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Toxic food crisis outcome of free trade policies

Toxic food crisis the outcome of free trade policies

Alliance Party media release FOR IMMEDIATE RELEASE Thursday 25 September 2008

Alliance Party trade spokesperson Victor Billot says the panic over contaminated food from China is a case of chickens coming home to roost for "free trade" policies and lack of regulation.

Mr Billot says the Fonterra scandal in China has evolved into a major food crisis with New Zealand food safety officials trying to determine the extent to which New Zealand-made foods have been contaminated with the toxic chemical melamine which has poisoned thousands of Chinese babies.

"We are seeing the reality of free trade in action, the negatives that have been concealed by the greed and arrogance of Government and private business interests."

He says working people will bear the brunt of low quality food because well off corporate executives and politicians could afford to buy expensive but safe organic produce.

"How many other toxic ingredients are out there in supermarkets?"

Mr Billot says it appears that corporate management at Fonterra and the Government have been taken by surprise by the toxic food scandal, and it had been revealed that the problem now seemed to be throughout the food supply chain.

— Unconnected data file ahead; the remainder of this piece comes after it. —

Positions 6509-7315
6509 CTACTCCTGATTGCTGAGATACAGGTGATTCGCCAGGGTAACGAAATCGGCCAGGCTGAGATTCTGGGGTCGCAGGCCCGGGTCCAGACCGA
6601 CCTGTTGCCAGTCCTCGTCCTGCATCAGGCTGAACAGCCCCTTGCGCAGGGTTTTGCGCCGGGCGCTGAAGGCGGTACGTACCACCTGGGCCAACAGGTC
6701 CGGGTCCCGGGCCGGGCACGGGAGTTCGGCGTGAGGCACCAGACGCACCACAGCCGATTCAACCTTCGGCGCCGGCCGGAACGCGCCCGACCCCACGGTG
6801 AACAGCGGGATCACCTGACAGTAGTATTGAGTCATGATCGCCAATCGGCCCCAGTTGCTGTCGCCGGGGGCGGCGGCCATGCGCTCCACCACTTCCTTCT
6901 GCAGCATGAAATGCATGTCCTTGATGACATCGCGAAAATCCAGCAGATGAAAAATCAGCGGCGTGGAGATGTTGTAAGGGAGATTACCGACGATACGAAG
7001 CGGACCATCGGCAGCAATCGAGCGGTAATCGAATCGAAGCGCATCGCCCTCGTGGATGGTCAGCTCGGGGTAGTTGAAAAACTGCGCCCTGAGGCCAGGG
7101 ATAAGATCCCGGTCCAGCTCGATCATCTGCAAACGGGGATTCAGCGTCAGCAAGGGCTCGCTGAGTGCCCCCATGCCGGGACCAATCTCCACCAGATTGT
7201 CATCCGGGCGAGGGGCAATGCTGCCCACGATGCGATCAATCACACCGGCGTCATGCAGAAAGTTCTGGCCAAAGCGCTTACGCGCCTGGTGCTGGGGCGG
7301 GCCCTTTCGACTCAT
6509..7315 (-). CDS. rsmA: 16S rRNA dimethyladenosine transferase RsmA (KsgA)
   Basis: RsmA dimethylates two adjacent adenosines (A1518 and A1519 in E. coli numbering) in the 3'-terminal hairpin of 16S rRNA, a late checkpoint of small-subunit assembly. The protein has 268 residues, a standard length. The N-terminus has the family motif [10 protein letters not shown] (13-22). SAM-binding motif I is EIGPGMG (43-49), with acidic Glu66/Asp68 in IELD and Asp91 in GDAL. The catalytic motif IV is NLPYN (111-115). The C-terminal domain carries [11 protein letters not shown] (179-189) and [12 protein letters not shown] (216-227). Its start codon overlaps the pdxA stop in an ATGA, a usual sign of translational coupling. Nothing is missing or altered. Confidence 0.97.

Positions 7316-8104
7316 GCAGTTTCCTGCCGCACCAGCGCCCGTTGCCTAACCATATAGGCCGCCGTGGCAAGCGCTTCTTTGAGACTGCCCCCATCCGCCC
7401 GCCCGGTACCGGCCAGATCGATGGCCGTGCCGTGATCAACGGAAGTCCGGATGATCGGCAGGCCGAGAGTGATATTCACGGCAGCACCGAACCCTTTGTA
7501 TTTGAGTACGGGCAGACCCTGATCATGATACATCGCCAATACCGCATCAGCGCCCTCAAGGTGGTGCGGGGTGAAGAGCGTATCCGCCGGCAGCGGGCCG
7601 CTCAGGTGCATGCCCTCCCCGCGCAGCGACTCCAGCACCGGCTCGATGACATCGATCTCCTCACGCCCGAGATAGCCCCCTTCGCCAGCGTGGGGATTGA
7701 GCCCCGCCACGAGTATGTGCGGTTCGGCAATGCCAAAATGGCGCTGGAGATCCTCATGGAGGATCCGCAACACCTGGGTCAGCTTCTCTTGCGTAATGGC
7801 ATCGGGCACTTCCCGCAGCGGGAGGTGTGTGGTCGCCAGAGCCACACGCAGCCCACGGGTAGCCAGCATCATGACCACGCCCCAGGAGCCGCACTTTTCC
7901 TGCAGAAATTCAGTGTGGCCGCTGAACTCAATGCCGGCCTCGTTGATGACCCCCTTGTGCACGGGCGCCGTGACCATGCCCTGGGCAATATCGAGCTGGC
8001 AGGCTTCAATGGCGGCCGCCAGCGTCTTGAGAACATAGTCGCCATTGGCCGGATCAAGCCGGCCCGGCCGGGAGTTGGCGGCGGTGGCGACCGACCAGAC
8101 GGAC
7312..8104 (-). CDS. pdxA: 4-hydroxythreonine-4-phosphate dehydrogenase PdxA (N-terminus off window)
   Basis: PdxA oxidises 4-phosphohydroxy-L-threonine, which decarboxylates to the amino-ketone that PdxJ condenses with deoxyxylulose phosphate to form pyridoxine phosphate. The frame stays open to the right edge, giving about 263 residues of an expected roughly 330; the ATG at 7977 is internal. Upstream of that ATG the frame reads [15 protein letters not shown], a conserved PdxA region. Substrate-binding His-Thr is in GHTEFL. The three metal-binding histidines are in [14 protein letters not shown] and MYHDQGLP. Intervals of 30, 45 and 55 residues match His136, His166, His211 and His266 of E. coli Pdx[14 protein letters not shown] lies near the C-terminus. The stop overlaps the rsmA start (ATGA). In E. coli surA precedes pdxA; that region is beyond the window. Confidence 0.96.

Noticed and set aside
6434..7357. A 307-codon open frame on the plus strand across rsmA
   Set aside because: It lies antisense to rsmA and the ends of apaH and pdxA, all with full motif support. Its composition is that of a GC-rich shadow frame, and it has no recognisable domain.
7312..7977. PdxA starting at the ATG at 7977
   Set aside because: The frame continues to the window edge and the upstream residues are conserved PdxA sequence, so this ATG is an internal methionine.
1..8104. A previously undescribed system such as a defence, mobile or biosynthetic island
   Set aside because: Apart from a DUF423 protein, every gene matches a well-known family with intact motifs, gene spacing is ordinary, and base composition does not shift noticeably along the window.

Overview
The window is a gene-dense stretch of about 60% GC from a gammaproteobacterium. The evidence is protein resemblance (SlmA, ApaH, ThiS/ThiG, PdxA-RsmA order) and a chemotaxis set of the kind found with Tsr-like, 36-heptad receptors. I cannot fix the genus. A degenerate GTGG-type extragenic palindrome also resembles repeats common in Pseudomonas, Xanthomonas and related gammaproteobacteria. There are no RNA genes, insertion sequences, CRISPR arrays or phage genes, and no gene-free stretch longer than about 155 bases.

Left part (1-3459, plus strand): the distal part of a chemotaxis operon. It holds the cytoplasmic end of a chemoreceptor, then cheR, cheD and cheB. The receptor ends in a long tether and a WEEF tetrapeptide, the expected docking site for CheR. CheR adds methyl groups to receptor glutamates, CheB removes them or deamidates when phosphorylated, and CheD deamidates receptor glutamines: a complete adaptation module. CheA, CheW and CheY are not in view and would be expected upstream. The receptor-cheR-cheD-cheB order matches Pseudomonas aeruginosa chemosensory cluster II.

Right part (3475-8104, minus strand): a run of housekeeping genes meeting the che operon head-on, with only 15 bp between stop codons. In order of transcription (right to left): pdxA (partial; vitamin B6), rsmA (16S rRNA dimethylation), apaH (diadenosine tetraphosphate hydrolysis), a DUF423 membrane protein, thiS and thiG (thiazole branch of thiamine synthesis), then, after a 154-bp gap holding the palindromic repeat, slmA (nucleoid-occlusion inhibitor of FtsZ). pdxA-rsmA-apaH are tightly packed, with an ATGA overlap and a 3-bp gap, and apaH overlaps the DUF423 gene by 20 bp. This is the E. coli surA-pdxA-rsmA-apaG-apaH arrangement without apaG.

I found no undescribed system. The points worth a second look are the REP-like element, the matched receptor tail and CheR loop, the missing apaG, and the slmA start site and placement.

"What did they expect? They have pushed us into a close economic relationship with regimes where health and safety standards are compromised, workers rights are demolished and freedom of speech is trampled on, all in the name of short-term profit."

Mr Billot says the media has been filled with glowing public relations reports from the Labour Government and National Opposition on how free trade was the way forward.

"Now it appears what we signed up for is poisoned food produced in substandard conditions by poverty stricken workers."

He says that the media need to start digging past the public relations spin into what free trade actually means.

"Free trade means that New Zealand will be directly linked in with the economies of countries like China and Burma."

He says free trade deals also mean New Zealand will have less powers to regulate what comes across our borders, will open up our assets to takeover by global corporations, and could mean the use of short-term, casual workers being imported across borders to attack wages and conditions.

Mr Billot says the lack of critical analysis of what free trade deals actually mean is disturbing.

"This process has been pushed through behind closed doors and the New Zealand public have never been given the chance to debate the issues."

The Alliance Party supports fair trade between independent nations and rejects free trade and free market policies.

"Free trade is a social and environmental dead end."


ENDS

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